I have told myself for many years a lie that it has always been easy for me to believe. It was also not difficult to convince others that it was true. I sold it to everyone that I didn't care about others' opinions about me. It made me a little eccentric about some things. I enjoyed it, especially when the feature was not necessarily popular.
If you know me at least a little, you might find it a surprise to read the text title and previous paragraph, but I believe I am writing the truth. Facing this has helped me move on, and maybe publishing it is another step forward.
Evidence that I didn't care
I've always had a reputation for being odd in some opinions. Most people who don't have a car but start working with a salary that allows them to buy one, do buy? I'll stick with the bus, subway, or taxi - there was no Uber back then, and the latter was what people found most strange. Do I buy clothes at the market and do you think I'm cheap? I tell everyone about it every time I buy a new piece. Few expected me to quit my job? Yeah, I did.
Even with several friends using the brand new and famous smartphone, I never had this one. I remember the first time I had the opportunity to travel abroad, where Brazilians usually buy a lot. I came back with six pairs of white socks, three white shirts, and a t-shirt that I got because I paid $10 in a private parking lot in an Outlet.
Even traveling abroad was a curious process. I first traveled by plane with 19 years. The detail is that I had never traveled by bus either. And by car, with family, three times and before nine years old. I started to wander around more after I was 25 years old. When my work allowed me, that's when I decided that even having the resources to go abroad, I wanted to get to know Brazil first. Unlike almost everyone who worked with me, I might say.
And why didn't I care?
The main reason I started to care less about people's opinions was a survival instinct and a logic I made up in my crazy mind. I realized early in my adult life that others' views regarding myself had little to do with me.
People often saw me to the extent that their world lens allowed them to see. Besides, throwing at me a lot of opinions formed before they even knew who I was. If you have an idea about something that you don't know, you rely much more on your own experience than on the unknown person or object.
We always use our previous experiences to judge others, but it can't be awkward when you only use them.
When I was in college, two friends were talking in front of me about whether I like to drink beer or not. One claimed I didn't seem to get drunk, even after a lot of beers. The other stuck to the part that I didn't look drunk but agreed that it was surprising that I never drank any beer or even anything with alcohol.
They talked for several minutes about the matter, agreeing with each other. They were never saying the same thing, though. The first, the girlfriend of another great friend, was used to seeing me at the bars and parties, usually carrying a beer in my hand. She talked about the effects, or lack thereof, of alcohol on me.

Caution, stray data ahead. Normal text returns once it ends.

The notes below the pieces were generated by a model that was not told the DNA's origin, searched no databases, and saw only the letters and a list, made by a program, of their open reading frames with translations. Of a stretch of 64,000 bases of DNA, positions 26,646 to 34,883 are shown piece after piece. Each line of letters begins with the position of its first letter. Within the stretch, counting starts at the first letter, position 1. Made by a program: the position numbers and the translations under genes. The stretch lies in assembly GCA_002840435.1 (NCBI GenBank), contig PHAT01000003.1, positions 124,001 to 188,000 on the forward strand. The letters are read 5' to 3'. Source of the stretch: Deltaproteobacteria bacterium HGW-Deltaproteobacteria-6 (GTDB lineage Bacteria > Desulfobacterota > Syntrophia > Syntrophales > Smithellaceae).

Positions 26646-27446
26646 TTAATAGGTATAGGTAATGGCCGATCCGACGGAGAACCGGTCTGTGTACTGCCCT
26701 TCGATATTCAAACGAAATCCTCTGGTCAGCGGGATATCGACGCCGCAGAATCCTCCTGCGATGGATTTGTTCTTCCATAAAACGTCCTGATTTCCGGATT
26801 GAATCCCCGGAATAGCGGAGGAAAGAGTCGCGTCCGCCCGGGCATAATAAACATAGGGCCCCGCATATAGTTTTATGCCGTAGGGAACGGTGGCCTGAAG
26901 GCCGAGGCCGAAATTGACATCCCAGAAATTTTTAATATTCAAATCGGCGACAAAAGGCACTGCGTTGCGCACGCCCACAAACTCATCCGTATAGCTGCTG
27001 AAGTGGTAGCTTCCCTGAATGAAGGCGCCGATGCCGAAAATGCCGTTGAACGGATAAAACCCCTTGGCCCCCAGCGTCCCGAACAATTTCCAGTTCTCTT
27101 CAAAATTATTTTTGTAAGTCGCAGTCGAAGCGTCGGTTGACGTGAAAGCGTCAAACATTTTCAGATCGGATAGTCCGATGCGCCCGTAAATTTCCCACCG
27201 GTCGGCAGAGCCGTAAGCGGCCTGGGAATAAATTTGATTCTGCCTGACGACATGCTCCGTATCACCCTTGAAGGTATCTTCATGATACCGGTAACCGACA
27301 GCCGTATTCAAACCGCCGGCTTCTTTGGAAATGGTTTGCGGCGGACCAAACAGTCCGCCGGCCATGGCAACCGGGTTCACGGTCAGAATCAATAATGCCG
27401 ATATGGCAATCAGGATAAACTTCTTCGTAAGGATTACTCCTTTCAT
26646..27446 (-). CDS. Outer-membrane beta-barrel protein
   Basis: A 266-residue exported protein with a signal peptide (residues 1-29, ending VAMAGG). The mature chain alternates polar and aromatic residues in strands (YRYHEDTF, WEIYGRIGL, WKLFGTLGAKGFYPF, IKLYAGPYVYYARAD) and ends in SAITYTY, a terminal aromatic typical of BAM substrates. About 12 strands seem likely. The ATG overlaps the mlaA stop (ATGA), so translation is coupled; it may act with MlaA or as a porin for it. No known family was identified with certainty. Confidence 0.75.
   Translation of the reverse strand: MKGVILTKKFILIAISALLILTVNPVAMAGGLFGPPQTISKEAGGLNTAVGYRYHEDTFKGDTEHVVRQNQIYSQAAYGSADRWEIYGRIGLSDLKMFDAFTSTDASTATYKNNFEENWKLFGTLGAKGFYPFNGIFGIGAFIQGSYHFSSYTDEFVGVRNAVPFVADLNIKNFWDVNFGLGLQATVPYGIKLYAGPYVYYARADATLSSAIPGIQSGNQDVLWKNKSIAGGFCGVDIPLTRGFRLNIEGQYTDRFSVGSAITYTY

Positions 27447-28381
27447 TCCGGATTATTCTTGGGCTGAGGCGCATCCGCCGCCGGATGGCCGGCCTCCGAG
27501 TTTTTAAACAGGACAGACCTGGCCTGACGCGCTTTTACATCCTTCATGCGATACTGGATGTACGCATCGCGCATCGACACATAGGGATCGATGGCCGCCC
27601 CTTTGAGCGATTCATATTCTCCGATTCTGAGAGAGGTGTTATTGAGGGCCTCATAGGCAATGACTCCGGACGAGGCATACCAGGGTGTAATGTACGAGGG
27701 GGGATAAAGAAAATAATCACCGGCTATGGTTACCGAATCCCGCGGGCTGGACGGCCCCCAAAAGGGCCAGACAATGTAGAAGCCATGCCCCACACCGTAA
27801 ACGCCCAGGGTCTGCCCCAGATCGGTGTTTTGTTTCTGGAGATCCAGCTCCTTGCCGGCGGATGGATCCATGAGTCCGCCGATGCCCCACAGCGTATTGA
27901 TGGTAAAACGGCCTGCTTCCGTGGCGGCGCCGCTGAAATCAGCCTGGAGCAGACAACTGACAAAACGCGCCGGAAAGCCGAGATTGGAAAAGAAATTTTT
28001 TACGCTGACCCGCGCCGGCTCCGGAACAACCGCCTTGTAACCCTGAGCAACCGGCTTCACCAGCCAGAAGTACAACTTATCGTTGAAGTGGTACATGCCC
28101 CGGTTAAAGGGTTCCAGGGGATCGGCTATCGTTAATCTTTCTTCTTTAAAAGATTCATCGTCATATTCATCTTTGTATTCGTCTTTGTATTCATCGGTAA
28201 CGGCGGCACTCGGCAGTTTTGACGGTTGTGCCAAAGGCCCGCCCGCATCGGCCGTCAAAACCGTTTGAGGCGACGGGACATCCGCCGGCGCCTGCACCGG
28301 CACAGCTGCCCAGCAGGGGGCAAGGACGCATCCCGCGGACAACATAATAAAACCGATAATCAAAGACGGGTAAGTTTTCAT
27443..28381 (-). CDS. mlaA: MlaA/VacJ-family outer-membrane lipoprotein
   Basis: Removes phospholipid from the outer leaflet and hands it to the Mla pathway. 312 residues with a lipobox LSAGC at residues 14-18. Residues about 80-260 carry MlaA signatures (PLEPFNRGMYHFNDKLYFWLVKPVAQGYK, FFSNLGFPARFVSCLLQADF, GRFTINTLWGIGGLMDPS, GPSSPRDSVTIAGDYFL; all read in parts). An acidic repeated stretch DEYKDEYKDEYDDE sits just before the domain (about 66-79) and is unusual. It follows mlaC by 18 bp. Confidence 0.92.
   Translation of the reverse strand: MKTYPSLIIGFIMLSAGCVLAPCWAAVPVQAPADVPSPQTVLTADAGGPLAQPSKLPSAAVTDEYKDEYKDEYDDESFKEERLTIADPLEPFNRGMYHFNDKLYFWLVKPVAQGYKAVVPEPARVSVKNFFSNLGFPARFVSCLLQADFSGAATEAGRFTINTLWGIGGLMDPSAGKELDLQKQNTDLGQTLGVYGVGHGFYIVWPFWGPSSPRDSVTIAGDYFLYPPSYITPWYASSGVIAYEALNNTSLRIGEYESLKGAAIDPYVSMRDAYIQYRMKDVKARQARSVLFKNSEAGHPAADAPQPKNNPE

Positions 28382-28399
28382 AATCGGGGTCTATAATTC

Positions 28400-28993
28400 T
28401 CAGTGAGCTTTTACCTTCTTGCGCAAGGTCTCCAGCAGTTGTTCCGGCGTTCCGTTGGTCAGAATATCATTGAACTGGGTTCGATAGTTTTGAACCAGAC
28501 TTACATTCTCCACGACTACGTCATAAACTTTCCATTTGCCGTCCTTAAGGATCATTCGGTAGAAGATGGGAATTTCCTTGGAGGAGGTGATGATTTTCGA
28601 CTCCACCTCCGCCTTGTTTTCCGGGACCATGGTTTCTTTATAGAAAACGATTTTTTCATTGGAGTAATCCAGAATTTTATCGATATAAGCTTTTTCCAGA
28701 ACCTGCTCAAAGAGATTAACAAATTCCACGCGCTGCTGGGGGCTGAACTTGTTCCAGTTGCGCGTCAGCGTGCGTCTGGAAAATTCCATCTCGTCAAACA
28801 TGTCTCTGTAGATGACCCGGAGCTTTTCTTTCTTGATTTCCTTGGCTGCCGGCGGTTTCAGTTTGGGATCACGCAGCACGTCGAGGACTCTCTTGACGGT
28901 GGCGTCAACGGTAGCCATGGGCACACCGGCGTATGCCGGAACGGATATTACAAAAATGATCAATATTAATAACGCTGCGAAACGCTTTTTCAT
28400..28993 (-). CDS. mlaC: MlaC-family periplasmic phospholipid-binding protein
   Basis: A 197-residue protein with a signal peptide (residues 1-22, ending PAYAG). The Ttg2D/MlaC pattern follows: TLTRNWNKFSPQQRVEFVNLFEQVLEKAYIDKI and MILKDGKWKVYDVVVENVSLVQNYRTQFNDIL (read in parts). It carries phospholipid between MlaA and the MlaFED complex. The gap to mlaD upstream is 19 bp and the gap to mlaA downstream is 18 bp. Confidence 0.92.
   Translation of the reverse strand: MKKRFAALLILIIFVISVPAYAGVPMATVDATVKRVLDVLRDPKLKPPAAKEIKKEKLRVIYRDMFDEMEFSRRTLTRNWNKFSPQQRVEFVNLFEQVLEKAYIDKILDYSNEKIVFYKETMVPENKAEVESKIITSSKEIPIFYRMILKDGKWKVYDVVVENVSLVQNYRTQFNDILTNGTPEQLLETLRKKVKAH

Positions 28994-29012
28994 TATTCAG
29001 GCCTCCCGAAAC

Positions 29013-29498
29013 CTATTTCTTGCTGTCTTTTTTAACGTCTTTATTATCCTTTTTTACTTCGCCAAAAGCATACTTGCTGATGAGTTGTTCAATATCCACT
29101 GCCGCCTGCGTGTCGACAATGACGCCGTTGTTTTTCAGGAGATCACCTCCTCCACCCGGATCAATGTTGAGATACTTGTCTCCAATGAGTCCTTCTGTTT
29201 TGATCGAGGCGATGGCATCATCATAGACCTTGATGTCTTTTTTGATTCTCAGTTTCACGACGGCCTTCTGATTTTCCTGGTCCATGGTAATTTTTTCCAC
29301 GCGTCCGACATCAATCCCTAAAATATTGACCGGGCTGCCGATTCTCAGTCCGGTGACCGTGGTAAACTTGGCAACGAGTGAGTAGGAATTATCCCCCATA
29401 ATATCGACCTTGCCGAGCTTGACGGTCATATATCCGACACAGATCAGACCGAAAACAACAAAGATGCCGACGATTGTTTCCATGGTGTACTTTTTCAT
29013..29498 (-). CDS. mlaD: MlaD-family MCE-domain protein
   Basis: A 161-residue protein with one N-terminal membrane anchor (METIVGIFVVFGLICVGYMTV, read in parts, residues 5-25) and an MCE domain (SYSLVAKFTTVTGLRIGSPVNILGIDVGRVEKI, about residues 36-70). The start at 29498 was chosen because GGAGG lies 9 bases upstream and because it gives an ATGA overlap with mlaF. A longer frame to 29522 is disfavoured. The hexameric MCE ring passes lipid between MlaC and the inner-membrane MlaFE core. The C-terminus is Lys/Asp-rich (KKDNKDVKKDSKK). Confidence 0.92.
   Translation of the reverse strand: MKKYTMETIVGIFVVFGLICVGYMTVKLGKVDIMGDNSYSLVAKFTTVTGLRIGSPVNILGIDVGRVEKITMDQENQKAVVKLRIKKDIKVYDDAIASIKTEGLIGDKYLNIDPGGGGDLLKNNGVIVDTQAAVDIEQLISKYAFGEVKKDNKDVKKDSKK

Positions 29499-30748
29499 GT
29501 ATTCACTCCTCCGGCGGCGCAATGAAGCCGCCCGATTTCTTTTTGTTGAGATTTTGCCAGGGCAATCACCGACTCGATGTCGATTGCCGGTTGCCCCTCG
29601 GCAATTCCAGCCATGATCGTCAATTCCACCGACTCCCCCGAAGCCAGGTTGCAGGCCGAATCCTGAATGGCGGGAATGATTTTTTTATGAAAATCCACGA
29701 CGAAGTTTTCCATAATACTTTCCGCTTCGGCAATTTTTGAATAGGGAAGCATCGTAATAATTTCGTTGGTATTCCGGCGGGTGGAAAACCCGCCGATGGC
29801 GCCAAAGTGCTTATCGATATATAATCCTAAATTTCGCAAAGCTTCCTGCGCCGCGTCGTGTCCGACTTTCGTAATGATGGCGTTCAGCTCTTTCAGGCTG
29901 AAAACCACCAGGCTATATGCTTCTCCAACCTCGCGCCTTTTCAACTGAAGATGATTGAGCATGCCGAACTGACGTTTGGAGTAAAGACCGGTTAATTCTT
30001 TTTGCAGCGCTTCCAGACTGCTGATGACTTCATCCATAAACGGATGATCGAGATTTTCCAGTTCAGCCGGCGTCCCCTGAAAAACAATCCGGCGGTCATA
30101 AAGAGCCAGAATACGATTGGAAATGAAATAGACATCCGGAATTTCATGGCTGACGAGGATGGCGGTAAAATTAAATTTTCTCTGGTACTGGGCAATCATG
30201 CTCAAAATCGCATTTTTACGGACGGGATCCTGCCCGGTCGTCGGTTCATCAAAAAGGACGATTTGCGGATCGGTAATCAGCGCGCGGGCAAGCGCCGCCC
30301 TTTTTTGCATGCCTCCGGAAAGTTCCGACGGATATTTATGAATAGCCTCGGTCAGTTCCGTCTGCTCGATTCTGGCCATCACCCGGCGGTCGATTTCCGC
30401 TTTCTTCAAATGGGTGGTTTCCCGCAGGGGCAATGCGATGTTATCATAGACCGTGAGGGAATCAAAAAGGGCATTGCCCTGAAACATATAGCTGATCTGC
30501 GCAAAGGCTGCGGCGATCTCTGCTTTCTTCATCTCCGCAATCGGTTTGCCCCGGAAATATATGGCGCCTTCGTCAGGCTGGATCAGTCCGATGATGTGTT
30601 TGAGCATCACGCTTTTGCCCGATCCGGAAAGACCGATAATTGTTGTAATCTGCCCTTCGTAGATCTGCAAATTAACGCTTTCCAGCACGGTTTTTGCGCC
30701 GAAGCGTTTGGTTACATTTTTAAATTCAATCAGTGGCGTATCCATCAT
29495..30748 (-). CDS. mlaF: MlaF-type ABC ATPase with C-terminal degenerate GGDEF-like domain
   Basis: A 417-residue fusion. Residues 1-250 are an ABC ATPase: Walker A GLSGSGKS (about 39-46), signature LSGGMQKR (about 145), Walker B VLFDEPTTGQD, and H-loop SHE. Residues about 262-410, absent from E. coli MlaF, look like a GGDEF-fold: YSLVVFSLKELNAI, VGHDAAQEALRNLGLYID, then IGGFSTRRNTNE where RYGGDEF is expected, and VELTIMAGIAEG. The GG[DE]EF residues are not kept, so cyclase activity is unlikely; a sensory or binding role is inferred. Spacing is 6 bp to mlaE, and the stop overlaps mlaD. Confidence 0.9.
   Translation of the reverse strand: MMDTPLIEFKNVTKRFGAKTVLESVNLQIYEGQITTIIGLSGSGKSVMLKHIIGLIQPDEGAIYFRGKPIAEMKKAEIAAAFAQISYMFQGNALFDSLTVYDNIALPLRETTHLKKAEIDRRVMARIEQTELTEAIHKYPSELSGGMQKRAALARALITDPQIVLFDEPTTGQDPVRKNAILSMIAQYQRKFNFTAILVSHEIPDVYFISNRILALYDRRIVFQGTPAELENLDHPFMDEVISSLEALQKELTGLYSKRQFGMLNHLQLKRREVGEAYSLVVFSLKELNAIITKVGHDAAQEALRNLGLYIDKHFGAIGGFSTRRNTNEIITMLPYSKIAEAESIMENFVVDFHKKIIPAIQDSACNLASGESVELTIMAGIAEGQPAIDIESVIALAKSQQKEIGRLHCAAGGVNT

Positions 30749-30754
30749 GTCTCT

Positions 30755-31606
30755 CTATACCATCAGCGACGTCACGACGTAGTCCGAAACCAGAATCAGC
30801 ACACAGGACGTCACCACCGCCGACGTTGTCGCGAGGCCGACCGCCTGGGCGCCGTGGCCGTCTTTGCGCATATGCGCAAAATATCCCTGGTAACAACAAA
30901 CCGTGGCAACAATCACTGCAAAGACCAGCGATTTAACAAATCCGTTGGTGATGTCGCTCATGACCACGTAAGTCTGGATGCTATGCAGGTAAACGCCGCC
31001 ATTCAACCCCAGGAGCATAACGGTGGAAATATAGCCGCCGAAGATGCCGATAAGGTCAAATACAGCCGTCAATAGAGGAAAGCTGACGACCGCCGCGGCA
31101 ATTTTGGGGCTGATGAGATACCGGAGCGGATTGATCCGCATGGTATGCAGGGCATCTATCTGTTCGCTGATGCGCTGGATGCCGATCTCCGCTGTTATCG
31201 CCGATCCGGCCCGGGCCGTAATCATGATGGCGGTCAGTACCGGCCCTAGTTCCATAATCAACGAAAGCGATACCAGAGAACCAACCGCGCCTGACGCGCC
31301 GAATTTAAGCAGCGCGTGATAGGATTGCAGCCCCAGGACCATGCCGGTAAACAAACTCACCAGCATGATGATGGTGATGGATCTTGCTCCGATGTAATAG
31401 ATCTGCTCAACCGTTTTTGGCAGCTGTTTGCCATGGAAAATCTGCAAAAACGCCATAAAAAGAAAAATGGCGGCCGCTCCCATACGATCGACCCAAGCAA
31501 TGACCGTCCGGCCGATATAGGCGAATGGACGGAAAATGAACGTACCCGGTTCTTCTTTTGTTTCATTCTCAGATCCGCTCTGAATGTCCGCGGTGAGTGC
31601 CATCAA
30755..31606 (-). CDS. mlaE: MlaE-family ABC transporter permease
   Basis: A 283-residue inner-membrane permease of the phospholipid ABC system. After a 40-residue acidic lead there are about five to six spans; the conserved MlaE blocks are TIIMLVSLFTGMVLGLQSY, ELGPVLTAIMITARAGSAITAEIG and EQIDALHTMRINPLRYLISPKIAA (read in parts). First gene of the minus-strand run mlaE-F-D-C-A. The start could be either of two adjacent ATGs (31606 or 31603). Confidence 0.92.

The second was from my class and just remembered that I never went out with her and her classmates. She thought that I didn't drink and for this reason, didn't want to go out. She talked about me not socializing outside of school and not drinking alcohol at all. As far as I know, they still have the same opinion about me to this day.
So, if others' opinions about me can be so flexible and distinct, why would I worry? Maybe you think I should have interfered with the conversation and given my opinion. I was having too much fun to interrupt the process. I also concluded that if I tried to interfere with every situation, it would be an endless battle.
I know people are aware of this inconsistency, but few take this knowledge into practice. We live our lives judging the world based on our own experiences and expecting others to judge us differently.
I lied so well that I started to believe
Perhaps when reading the previous paragraphs, my behavior did not seem to have any adverse effect. I was doing what was in tune with my values and my desires. Everything was going well. Not quite.
I began to believe too much in this identity of not caring and doing differently than most were doing. It was making it hard for me to admit when I was ashamed or when I wanted to do something but didn't have the courage.
I will give a simple example. I've always tried to be funny and make people laugh. I was laughing a lot also. It is not uncommon for someone who has just met me say that my smile is one of the things that catch the most attention, maybe because I'm not someone who avoids any smile.
But I must tell that for years, I was ashamed to have crooked teeth. I rationalized that shame was a personal problem. I didn't talk much about it, and it was something I believed made no difference in my life. So, despite the embarrassment, I swallowed my pride and kept smiling.